Venice
August 1658

Sponsor

Institute of Historical Research

Publication

Author

Allen B. Hinds (editor)

Year published

1931

Pages

228-238

Annotate

Comment on this article
Double click anywhere on the text to add an annotation in-line

Citation Show another format:

'Venice: August 1658', Calendar of State Papers Relating to English Affairs in the Archives of Venice, Volume 31: 1657-1659 (1931), pp. 228-238. URL: http://british-history.ac.uk/report.aspx?compid=90013 Date accessed: 20 April 2014. Add to my bookshelf


Highlight

(Min 3 characters)

August 1658

Aug. 2.
Senato,
Secreta.
Dispacci,
Inghilterra.
Venetian
Archives.
203. Francesco Giavarina, Venetian Resident in England, to the Doge and Senate.
The Court is still at Hampton Court where the Council meets same frequency as in this city. Away from the noise they attend there to public affairs though they do not admit a single private one. They are making the necessary arrangements for the opening of the new parliament, and in a few days the writs are expected for the nomination of those who are to compose it. To judge by appearances and in the general opinion there seems to be no doubt that the Protector will be crowned king, especially now that the troops who seemed to have the strongest objection to the royal title have been sent to Flanders, and one can say that the army is completely purged of ill humours and composed solely of persons devoted to the Protector, so that it will never enter their heads to resist anything that he desires. The Anabaptists, who have always been averse from the name of king, might try to throw obstacles in the way, but for some time past their party has become very feeble, and it is difficult to imagine what can prevent it happening, unless some unexpected disturbance should upset it.
After waiting impatiently for news of some fresh undertaking by the forces in Flanders the people here had the satisfaction of hearing on Tuesday that siege had been laid to Gravelines, the news being confirmed by Locart by a gentleman sent express from Dunkirk, who passed through here yesterday for Hampton Court. He adds that the victorious armies had also invested the fort of Linch, not far from Gravelines, and holds out hopes that both these places will soon fall. The first is very strong, but one must foresee its surrender within a brief space because succour cannot be introduced, seeing that the English and French occupy the neighbourhood and can easily prevent any relief, while they cannot use the sluices to flood the country because the aggressors have captured forts near by which command them.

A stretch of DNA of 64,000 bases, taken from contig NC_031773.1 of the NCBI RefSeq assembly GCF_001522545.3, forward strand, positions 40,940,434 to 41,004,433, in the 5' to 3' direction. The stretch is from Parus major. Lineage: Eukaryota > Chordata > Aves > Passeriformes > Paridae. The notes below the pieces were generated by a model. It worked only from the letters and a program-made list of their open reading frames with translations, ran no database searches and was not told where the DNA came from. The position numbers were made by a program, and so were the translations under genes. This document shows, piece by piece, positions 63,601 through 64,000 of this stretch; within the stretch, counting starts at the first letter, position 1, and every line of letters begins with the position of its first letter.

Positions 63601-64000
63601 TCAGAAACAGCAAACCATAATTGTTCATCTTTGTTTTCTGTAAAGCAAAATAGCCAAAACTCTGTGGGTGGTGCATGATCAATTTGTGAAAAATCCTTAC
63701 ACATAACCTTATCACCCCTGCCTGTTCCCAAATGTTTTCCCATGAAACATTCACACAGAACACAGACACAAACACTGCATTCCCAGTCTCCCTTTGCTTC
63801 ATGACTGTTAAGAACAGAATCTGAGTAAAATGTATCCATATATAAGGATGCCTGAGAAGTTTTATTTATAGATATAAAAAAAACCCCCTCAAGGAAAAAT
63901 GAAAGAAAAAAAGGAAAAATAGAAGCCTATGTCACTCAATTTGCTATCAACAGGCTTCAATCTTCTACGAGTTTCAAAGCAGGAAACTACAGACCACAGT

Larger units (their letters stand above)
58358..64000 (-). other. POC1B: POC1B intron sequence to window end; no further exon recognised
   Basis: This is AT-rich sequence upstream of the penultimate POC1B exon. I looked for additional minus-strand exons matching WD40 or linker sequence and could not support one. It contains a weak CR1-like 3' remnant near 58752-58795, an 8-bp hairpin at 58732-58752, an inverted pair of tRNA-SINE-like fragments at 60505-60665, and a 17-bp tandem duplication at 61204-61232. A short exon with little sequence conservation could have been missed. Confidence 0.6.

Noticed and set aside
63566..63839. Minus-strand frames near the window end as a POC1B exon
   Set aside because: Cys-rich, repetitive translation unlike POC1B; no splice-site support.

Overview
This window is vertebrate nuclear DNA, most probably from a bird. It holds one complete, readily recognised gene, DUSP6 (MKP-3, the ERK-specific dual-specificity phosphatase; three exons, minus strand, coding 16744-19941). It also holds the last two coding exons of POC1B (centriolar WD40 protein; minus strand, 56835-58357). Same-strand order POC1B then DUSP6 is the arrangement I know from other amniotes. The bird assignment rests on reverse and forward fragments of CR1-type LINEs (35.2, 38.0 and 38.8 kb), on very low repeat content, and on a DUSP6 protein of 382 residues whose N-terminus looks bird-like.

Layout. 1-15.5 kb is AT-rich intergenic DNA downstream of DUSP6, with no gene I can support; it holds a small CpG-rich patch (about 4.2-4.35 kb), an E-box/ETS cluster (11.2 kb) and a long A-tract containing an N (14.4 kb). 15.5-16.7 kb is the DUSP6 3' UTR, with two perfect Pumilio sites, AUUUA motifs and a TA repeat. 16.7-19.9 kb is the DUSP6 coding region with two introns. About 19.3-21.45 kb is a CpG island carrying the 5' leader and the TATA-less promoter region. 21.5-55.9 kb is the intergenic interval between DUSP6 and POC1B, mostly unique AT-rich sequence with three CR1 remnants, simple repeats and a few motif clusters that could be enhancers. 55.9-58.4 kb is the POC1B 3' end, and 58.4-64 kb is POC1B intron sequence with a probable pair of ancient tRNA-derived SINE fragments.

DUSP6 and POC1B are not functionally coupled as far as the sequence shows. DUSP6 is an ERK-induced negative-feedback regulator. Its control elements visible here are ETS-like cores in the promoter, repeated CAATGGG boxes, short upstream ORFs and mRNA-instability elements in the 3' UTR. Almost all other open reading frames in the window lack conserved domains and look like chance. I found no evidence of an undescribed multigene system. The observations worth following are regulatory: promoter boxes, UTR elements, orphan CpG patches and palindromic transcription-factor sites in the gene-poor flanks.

At Dunkirk General Locart has issued a proclamation fixing the value of all kinds of money, whether native or foreign, establishing the prices of commodities of every sort, eatables and the rest, imposing certain obligations on the people, promising exemplary punishment for outrages by the soldiers and assuring everyone of upright government with the scrupulous observance of the terms of the capitulation. Meanwhile, by order of his Highness's Council, they have published a form of oath to be imposed on the people of Dunkirk, which has been forwarded to Locart. It consists of a promise of loyalty to the Protector and his successors; an undertaking not to attempt anything against the security and defence of Dunkirk with other matter related to those points.
To render thanks to God for the successes of the present year and to implore assistance for future enterprises, last Wednesday was set apart throughout England for sermons and prayers, according to the custom of the country. Orders were sent to Scotland and Ireland to do the same.
The Minister extraordinary expected from Denmark has not yet appeared, and it seems most likely that some accident has delayed his coming. The Dutch ambassador Niuport also has not yet got back to London. The delay is said to be due to the English occupation of Dunkirk, which obliges the States to alter the instructions they intended to give him. An envoy from Muscovy is also expected, but the motive for his mission is not known.
The letters from France, missing last week, have arrived this week with those written later. Only one from your Serenity has come with them. The rest are missing, due, I suppose, to the robbing of the courier in the state of the most serene republic. I find enclosed the letter for his Highness, which I will present at the first opportunity, with remarks adapted to their contents, showing the willingness of your Excellencies to oblige the consul of this nation sent to the Morea.
London, the 2nd August, 1658.
[Italian.]
Aug. 6.
Senato,
Secreta.
Dispacci,
Francia,
Venetian
Archives.
204. Francesco Giustinian, Venetian Ambassador in France, to the Doge and Senate.
Account of an interview with Servient, one of the leading ministers. He told me that he was recently charged by the Cardinal to have printed the treaty which the Spaniards made with the Protector, the original of which was in Cromwell's hands. Dunkirk was consigned to the English from motives of necessary prudence in the war which the king was forced to make because of the obstinacy of his enemies and their aversion for peace. Nothing would be done to the prejudice of religion, as everything had been foreseen and provided for, and Cromwell himself could inflict no greater injury on the Spaniards than by treating the Catholics well. He praised the policy of Locart, governor of the town, who exercised the utmost severity for the benefit of the Catholics in the matter of religion, and ended by saying that the English did not command beyond 2000 paces outside Dunkirk, France being mistress of all the other places round about.